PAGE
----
RFA Mar 17 reported that protests took place in both rural and urban areas. It quoted a Chinese woman in the county as saying she was not worried about her safety. The protests, which took place over the weekend, were reported to involve 400-500 monks.
TCHRD said Mar 16 that the demonstration there followed a morning prayer service in which thousands of monks of Kirti monastery took part. Shortly after it, the monks started protesting, shouting calls for Tibet’s independence and the Dalai Lama’s return. The demonstrators were later joined by laypeople so that the crowd swelled to thousands as it headed for the Aba County headquarters.
Although the demonstration was peaceful, the PAP dispersed it by shooting into the crowd, killing at least 23 monks, nomads, farmers, and students and wounding hundreds.
Tibet.net Mar 18 said that on Mar 17 nuns from Ngatoe nunnery and laypeople carried the bodies of those killed in the Mar 16 protest to the County government headquarters, where they held a protest. The China Daily report of Mar 26 simply said, “more than 200 nuns stirred up trouble by holding up photos of the Dalai Lama and parading through the main street downtown.”
Another demonstration, involving a march to the county government centre on Mar 18, involved 1,000 monks and others who shouted “Long Live the Dalai Lama!” “Freedom for Tibet!”, and “Release the Panchen Lama!” RFA Mar 25 reported that the protesters also called for the Dalai Lama’s return and for China to begin a dialogue with him.
The China Daily report of Mar 26 said that between Mar 16 and 19, rioters burned down government buildings in five villages and smashed police stations, schools, hospitals and rural credit cooperatives. “After burning down the township government building, the gang lowered the national flag and replaced it with the flag of the so-called Tibetan government-in-exile,” Tian Gang, head of Jialuo township, has said.
Neighbouring Ragya Monastery was surrounded by PAP troops on Mar 16 and ordered to stop an ongoing prayer service for those killed near Kirti Monastery, said the ICT report of Mar 19.
On Mar 20, monks and lay people of Dotoe Township in Dzamthang (Chinese: Rangtang) County staged a demonstration, which was quickly suppressed and the township people summoned to a county meeting, reported Tibet.net Mar 26.
Barkham County: There was a confrontation on Mar 21 between some 40 monks of Tso Dun Kirti Monastery at Gyalrong Tso Dun Township in Barkham (Chinese: Ma’erkang) County of Ngapa Prefecture over the ban imposed that day on the monastery’s annual ritual dance festival, said Tibet.net Mar 21.
On Mar 17 and 19, students of the higher secondary school in Barkham County raised the Tibetan National flag in their school, reported Tibet.net Mar 21.
Kakhog County: Other reported demonstrations included a peaceful one at Marthang (or Kakhog, Chinese: Huangyuan) County of Aba prefecture on Mar 18 involving over 100 people with no report of arrests. TCHRD Mar 19 said it was started by dozens of monks of Achok Tsenyi Monastery in Achok Township, with laypeople joining in as the protesters marched to the township seat, where they replaced the Chinese flag with a Tibetan one. The protesters shouted demands for the Dalai Lama’s return and freedom in Tibet. Truckloads of PAP quelled the protest.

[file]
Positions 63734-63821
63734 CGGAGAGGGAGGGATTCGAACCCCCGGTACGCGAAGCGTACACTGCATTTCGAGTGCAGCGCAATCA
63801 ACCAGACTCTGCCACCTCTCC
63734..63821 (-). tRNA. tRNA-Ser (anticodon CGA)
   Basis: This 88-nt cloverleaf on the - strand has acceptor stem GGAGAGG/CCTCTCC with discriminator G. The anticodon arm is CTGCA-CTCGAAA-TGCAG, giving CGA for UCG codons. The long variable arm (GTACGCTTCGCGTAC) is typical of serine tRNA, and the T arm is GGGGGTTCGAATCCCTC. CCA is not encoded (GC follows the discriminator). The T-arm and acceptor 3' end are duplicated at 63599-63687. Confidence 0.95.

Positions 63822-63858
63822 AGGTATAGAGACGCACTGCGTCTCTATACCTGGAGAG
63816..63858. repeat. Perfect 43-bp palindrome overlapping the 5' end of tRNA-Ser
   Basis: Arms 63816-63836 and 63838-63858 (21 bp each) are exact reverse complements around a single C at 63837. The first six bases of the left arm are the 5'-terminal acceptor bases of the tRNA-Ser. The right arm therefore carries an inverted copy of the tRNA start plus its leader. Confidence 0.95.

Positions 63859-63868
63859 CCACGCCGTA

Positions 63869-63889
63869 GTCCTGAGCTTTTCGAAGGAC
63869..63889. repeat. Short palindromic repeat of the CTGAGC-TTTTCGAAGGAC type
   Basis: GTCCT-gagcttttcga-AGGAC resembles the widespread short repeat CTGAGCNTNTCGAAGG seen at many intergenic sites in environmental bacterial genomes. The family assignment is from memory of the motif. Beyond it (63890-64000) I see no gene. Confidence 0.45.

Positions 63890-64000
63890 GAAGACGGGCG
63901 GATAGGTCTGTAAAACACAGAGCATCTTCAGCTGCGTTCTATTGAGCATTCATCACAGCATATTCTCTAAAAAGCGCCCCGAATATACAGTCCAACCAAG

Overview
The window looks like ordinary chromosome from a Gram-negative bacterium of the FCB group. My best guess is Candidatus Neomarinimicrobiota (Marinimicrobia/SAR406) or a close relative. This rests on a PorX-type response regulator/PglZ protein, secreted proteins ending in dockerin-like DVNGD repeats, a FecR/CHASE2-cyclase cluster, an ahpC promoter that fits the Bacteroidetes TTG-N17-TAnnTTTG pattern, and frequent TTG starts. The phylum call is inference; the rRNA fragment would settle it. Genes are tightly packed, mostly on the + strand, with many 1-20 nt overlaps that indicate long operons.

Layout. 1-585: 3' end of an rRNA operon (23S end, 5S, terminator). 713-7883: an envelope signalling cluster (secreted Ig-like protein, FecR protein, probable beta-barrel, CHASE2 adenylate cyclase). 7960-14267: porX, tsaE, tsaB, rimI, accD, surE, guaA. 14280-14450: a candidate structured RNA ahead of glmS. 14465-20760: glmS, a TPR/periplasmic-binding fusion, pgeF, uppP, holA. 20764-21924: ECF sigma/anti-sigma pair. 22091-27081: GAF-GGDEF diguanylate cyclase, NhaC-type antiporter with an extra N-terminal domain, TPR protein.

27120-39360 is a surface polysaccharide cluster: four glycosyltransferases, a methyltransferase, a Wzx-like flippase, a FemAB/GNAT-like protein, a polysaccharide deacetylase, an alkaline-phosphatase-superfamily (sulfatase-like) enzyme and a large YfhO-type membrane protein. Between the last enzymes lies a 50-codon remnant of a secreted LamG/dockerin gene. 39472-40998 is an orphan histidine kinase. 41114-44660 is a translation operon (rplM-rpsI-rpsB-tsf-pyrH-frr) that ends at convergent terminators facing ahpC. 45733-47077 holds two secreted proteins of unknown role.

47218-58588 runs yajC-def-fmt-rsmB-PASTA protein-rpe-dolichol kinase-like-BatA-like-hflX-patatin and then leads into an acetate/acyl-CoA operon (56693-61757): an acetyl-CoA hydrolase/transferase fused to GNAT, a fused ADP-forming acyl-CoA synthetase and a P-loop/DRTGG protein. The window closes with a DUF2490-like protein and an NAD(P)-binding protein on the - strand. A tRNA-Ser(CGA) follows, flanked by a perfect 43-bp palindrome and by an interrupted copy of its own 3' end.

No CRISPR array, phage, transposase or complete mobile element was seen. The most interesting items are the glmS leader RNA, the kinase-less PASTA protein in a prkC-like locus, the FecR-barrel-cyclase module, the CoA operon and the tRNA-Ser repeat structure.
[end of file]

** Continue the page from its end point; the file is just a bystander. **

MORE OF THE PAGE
Tibet.net Mar 18 reported that 30 Tibetan Students of Kakhog (Marthang) County who took part in a protest on Mar 17 at their school campus were severely beaten and later arrested. This was after the authorities failed to hold back the students who marched to the County government headquarters. The report said the students again staged a protest the same evening. TCHRD Mar 17 reported that in the morning of Mar 16 too, around 100 Tibetan students of Marthang Nationality Middle School staged a demonstration inside their school compound, calling for the Dalai Lama’s return.
Dzoege County: Replacing the Chinese flag with a Tibetan flag was common protest action at many places, including as early as Mar 10 at the compound of Dzoege Thangkor Soktsang Monastery in Dzoege County, according to the TCHRD Mar 19. It said the incident was repeated on Mar 14. In the evening of Mar 16, hundreds of PAP troops prevented dozens of monks from the monastery from marching to the county seat, the report said. But the monks persevered and took out a march the next morning, joined by laypeople. The protesters called for Tibet’s independence, shouted “Long Live the Dalai Lama”, “Release Panchen Lama” and “China quit Tibet”. At the county seat, they stormed the PSB headquarter and replaced the compound’s Chinese flag with a Tibetan one. The PAP fired teargas shells to disperse the protesters.
Again, on Mar 21, monks from the local Jam-Mey Monastery in Dzoege County led a protest rally of more than 300 Tibetans. The protestors brought down the Chinese flag at the local administration headquarters and also at the local army camp. They shouted slogans such as “Long live H.H. the Dalai Lama,” and “Tibet is a purely independent country,” reported Tibet.net Mar 21.